His is one of the most recognizable faces in America. Every week he beams into millions of homes across the world with a smile, delivering the Gospel of Jesus Christ to a lost and hurting world. To many he came out of nowhere, and suddenly became the pastor of the largest church in America. His rise to prominence is not what he expected for his life, but nonetheless Joel Osteen serves his Lakewood community faithfully continuing a legacy of honor.
Joel was born March 5, 1963 in Houston, TX to his parents, John and Dodie. His father was at that point a Southern Baptist Preacher. John was born in 1921 in Paris, Tx just in time for the roaring twenties, prohibition and the Depression.
People say that God always plays the long game, and sends babies when he wants the world to change, and with John Osteen’s birth things were definitely set in motion.
John says that his earliest memories were of working in the cotton fields with his parents. He remembers learning the concept that picking cotton meant making money, but somehow the money never appeared in his sack!
It was growing up in the Depression era and experiencing poverty first hand that set on a path toward discovering that God actually wants the best for everybody,
“People talk about being against the ‘Prosperity’ message. You just have to live in poverty to really know what you’re saying when you make a statement against prosperity. When you stood in bread lines, when you stood in milk lines to get ‘Blue John’ milk. When you’ve gotten up in the morning with nothing to eat, when you have to look at your mother with nothing to eat, you’ll never think poverty is a blessing anymore. There’s something about poverty that’s a curse
John was ultimately led to salvation in Jesus Christ through a high school friend, and it was only 30 days later that he began preaching. He knew this peace and love and security he found in Jesus Christ had to be shared with anyone he could get to listen to him.
“…anywhere I could find to preach. I was preaching in the jails, in what we called the poor farms then. In the rescue missions and on the street. Anywhere I could preach, I’d preach.”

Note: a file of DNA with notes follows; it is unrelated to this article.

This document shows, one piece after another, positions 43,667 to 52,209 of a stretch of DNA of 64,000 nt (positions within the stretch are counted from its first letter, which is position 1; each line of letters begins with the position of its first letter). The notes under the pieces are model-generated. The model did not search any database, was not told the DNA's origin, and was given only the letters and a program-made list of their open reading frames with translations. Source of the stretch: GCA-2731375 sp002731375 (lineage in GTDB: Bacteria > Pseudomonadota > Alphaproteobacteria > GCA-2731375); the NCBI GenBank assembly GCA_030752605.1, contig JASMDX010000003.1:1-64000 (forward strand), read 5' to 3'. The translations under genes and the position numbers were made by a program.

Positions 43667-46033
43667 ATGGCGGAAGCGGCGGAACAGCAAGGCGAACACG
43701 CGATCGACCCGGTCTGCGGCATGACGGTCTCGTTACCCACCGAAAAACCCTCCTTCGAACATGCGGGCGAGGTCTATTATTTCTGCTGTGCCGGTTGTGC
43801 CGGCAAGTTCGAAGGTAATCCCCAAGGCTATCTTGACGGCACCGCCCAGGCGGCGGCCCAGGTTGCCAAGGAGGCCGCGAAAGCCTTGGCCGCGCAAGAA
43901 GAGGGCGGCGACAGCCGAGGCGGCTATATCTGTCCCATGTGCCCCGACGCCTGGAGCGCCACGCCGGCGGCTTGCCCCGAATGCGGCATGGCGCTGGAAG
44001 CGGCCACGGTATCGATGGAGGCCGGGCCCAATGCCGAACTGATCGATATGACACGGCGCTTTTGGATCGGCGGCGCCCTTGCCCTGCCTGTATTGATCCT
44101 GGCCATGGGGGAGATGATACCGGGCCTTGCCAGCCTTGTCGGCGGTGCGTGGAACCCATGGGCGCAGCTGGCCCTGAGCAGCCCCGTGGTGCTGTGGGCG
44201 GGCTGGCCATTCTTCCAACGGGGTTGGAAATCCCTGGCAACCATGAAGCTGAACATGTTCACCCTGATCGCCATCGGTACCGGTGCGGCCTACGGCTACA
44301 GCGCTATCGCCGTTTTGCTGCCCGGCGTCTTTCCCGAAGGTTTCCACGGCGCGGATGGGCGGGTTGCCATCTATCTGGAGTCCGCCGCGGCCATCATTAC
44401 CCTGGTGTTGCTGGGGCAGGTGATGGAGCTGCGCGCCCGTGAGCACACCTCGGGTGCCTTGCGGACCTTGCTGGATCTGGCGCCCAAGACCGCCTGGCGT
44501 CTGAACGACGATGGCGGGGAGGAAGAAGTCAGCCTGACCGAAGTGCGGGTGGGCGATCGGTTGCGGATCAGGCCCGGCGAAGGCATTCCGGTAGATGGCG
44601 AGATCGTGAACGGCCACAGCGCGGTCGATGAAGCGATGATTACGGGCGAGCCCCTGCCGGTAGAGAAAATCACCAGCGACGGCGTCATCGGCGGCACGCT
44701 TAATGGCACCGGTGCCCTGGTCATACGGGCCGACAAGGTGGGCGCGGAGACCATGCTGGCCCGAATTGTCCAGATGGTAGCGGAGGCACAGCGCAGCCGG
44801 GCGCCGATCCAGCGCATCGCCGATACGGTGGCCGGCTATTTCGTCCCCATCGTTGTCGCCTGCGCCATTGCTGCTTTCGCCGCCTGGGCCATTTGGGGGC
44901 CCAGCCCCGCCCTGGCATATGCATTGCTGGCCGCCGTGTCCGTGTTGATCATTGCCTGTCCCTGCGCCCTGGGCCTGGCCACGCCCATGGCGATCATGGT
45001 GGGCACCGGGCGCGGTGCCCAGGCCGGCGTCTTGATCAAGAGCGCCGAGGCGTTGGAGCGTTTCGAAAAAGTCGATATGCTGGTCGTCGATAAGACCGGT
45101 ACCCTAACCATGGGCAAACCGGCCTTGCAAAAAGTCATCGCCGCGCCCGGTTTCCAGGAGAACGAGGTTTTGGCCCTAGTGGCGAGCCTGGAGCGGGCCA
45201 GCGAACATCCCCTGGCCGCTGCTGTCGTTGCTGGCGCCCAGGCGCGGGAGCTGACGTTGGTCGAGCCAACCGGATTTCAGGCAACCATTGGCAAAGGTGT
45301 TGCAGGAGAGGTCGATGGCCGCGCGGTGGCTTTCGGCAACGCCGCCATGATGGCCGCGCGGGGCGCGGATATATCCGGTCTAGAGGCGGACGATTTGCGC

That’s where his story began, but that was far from the ending.
His oldest daughter, Lisa, was born with Cerebral Palsy, and the doctors said she would never recover. John and his wife, Dodie were at a turning point in their faith. They believed in the God of the Bible, and they Him working miracles in the scriptures, and knew that that power had to be available for today. They began to call Lisa healed, every day, no matter what the circumstances looked like.
It took 7 months, but little Lisa was completely healed.
It was the discovery of the power of the Holy Spirit that enabled the miracle to take place, and once John learned that miracles can still happen today, he was not about to let them go by him again!
He was almost thrown out of his church, but the board voted to keep him, because they too had just been baptized in the Holy Spirit as well. Despite the decision, there was still much opposition in the congregation.
Instead of fighting his parishioners, he launched out on his own and formed Lakewood Baptist Church. The building was originally a feed store, but it became the launching ground for the next amazing chapters in his life.
Once in a storm the “Baptist” portion of the sign was blown off, and they just never got around to replacing it!
As the ministry grew, John and Dodie’s children kept them current with technological advancements. His youngest son, Joel helped pioneer and ran the television department. He shot and edited every televised serviced for over ten years. It was his vision and passion that helped his father’s ministry stand apart from the other programming on tv at the time.
“In my early teens, I knew I wanted to do television production. I loved cameras, editing and producing, anything that had to do with television production. My friend had a production studio across town, and we’d go over there at night and shoot and edit. I produced my father’s televised services for 17 years.”